Fed IT Contract Window Still Open – but Budget Is Pinching

The U.S. Securities and Exchange Commission is seeking a broad range of information technology products and services with a potential contract value of US$80 million over 10 years. That’s a nice chunk of business, and it’s just one of many potential federal IT contracts now available.

In addition to providing these opportunities, federal agencies have remained active in awarding major IT contracts to companies such as Accenture, Salient Federal Solutions, and Smartronix. For vendors, this steady level of federal business is good news given all the concern about budget tightening.

Agencies are not starting from scratch, and funding for many investments has been anticipated for more than a year. Still, continuing budget discipline will ensure that spending will be done at prudent levels — and there are some signs that the federal “sequestration” process is starting to pinch.

Opportunities Stress Efficiency

On the contract opportunity front, the SEC proposal is one of the more attractive projects on the short term horizon.

The SEC’s primary goal is to acquire a range of IT application development and support services. The agenc’s request for proposal says vendors “should elaborate on their capabilities and experience with content and document management systems, externally hosted solutions, systems integration with internal and external systems, shared service providers, handling of confidential data, mobile interfaces, business intelligence and data analysis.”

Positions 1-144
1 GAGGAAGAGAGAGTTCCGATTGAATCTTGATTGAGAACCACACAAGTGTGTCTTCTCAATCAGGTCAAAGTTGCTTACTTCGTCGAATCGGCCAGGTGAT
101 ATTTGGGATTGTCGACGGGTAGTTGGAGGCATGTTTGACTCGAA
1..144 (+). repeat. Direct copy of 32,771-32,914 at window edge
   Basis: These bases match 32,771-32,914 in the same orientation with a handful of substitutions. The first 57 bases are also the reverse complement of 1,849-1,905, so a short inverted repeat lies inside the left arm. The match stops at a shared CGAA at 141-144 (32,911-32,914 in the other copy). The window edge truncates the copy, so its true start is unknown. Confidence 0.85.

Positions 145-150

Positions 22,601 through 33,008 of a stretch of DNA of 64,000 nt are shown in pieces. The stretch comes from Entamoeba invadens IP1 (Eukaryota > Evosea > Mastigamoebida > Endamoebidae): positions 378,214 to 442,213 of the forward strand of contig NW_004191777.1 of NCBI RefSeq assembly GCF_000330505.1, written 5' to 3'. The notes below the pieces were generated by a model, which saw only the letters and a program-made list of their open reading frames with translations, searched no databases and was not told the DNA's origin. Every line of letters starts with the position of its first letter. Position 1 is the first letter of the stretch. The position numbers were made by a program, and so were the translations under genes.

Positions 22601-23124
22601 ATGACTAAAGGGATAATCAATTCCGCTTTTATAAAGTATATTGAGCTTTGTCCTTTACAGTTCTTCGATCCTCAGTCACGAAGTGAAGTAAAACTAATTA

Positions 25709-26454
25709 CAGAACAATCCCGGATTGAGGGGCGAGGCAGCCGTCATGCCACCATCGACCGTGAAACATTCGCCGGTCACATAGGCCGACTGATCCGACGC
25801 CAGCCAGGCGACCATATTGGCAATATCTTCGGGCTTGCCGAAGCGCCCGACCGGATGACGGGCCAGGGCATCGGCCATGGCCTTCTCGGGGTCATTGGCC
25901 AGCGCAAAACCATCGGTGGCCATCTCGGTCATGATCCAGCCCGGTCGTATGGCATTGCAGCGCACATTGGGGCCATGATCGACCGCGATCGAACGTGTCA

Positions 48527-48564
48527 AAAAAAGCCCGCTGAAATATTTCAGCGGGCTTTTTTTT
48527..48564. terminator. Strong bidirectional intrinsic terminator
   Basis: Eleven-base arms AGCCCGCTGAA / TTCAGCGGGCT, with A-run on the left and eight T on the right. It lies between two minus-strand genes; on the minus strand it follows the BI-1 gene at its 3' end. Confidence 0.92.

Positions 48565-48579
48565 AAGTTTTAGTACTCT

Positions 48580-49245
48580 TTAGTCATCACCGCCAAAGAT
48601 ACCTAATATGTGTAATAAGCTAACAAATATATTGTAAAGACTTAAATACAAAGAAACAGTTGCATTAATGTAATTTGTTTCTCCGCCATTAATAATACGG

Potential contractors should demonstrate their experience in Big Data and cloud computing, the agency said. The SEC has extended the vendor response deadline several times to its current date of April 30, 2013.

In addition to the broad IT services proposal, the SEC has issued a separate requirement for upgrading its EDGAR financial information data base. Both initiatives will “enable the continuation of our enterprise modernization efforts,” Pamela Dyson, SECdeputy chief information officer, told the E-Commerce Times.

“Specifically, they each ensure the SEC is consistently enhancing and improving core systems and technology,” she said. The SEC’s proposals stem largely from its own assessment of requirements, but also reflect the general federal effort to improve IT management.

“We will continue to aggressively leverage the cloud when and where appropriate, eliminate system and data silos, and most importantly, allow the public to access information in an efficient and user-friendly manner. We have made significant progress to date and these actions will help ensure we continue to evolve,” Dyson said.

Another intriguing opportunity is available at the U.S. Patent and Trademark Office within the Commerce Department. USPTO is seeking information from IT vendors about moving its storage infrastructure to a managed service model.

Program objectives include reducing infrastructure outages and downtime, and having a single accountable entity responsible for the storage program. Functions include hardware and software management, data bunkering, and disaster recovery operations.

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